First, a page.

Obviously this doesn’t apply to everyone, but it definitely applies to me and many others who are trying to stay sober and are dual diagnosis. I have never been just an alcoholic and drug addict. I also suffer from depression, anxiety, OCD, binge eating disorder, anger issues, sexual addiction, and probably some other shit I don’t even know about.

Between year 1 and year 8 of my sobriety, I refused to take any medication for my mental health issues.

I suffered. My workplace suffered. My wife suffered. My family suffered. That’s what happens when I don’t take my medication the way I’m supposed to.

During those years, I definitely had plenty of periods of happiness, but they were the exception rather than the rule. Today, happiness is the rule. This is why I put this action so high on my list.

It saved my life.

3. Go to the Same Meeting Every Week

One of the few things that I’m grateful for when it comes to my OCD is the fact that it likes me to keep as regular a schedule as possible. This means I work 5 days a week even though I work for myself. It means I generally wake up at the same time each day.

And it means I try to go to the same meeting every week, week after week.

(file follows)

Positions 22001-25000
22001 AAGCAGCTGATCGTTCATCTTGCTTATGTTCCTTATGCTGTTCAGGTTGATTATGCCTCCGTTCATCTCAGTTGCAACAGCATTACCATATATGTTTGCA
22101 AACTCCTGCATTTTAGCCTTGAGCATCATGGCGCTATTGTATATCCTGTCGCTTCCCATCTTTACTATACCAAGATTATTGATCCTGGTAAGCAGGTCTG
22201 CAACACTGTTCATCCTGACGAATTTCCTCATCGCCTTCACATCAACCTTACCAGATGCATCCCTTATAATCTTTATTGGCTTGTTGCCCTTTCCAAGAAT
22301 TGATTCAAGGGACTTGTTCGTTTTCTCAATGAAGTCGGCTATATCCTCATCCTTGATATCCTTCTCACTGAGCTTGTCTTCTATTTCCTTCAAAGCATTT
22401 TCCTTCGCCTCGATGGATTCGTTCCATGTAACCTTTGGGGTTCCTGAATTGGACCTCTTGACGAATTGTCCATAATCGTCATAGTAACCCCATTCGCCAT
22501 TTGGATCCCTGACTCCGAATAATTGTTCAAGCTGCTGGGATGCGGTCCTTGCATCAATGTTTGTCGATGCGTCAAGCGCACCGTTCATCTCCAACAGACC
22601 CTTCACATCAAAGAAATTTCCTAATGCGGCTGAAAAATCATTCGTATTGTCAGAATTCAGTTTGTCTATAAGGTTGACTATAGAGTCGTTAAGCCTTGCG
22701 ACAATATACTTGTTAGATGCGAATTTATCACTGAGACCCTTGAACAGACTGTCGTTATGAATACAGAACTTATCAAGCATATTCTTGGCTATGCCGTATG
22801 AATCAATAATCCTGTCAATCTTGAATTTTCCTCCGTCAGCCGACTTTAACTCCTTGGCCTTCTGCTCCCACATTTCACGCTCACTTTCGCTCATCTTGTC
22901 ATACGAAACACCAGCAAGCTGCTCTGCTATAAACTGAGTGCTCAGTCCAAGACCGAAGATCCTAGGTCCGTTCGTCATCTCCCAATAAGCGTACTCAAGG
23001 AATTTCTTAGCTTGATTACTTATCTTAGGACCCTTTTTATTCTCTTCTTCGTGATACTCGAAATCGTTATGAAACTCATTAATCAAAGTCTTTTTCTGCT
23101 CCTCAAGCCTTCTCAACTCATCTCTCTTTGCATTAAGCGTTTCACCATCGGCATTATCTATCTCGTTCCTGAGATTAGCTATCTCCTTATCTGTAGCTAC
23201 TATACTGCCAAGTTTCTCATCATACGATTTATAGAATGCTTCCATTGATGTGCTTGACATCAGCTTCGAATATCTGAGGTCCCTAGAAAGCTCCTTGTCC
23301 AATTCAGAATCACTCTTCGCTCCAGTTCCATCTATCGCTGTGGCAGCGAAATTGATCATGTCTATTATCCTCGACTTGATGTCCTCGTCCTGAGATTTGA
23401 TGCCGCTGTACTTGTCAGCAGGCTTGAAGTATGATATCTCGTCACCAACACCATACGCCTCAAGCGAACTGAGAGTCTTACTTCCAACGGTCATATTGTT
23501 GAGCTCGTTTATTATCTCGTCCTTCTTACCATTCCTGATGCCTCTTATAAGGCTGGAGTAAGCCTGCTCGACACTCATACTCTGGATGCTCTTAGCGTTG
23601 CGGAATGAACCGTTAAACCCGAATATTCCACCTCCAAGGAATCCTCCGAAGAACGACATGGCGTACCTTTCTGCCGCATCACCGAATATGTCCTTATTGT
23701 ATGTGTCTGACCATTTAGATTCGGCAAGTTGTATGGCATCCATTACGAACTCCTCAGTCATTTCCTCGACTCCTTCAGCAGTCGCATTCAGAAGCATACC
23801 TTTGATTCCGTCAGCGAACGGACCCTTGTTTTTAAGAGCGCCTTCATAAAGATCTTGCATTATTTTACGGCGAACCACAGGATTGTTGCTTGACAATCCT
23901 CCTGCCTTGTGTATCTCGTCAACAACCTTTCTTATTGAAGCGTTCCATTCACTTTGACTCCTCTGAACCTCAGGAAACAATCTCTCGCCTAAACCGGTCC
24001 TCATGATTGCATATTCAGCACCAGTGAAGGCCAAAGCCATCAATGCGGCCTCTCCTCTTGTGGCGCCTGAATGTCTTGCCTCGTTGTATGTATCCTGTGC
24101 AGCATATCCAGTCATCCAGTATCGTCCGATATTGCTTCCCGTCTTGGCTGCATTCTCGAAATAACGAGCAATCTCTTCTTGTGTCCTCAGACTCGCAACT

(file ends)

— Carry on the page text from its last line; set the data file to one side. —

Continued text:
This is a critical component of my sobriety. It does several positive things for me.

The first thing it does is to give me the chance to share a message of hope with others. It’s almost as important as carrying the message to a rehab (it’s essentially the same thing in a lot of ways).

The second thing it does is keep me plugged into a fellowship of other sober people. A social network is so important to long-term sobriety. Staying connected to people means that–when things are bad–I’ll reach out for help instead of keeping silent.

The third thing it does is feed me spiritually. I can carry the message at a meeting, but I can also hear the message I need to hear.

4. Call My Sponsor

I actually have 3 sponsors in 3 different programs, which probably sounds crazy (and it kind of is), but it gives me the ability to reach out and get wisdom and knowledge from someone with more experience than me. They keep me humble. I sponsor a lot of guys, so it’s easy to get the idea in my head that I’m Mister Billy Badass. If my ego grows, I become blind to problems. Egotism leads to selfishness, greed, dishonesty, and the idea that the rules don’t apply to me.

Calling my sponsors keeps me humble. It reminds me that just because I give advice to guys who ask for it that I am not the source of all knowledge, that I’m just another dopefiend.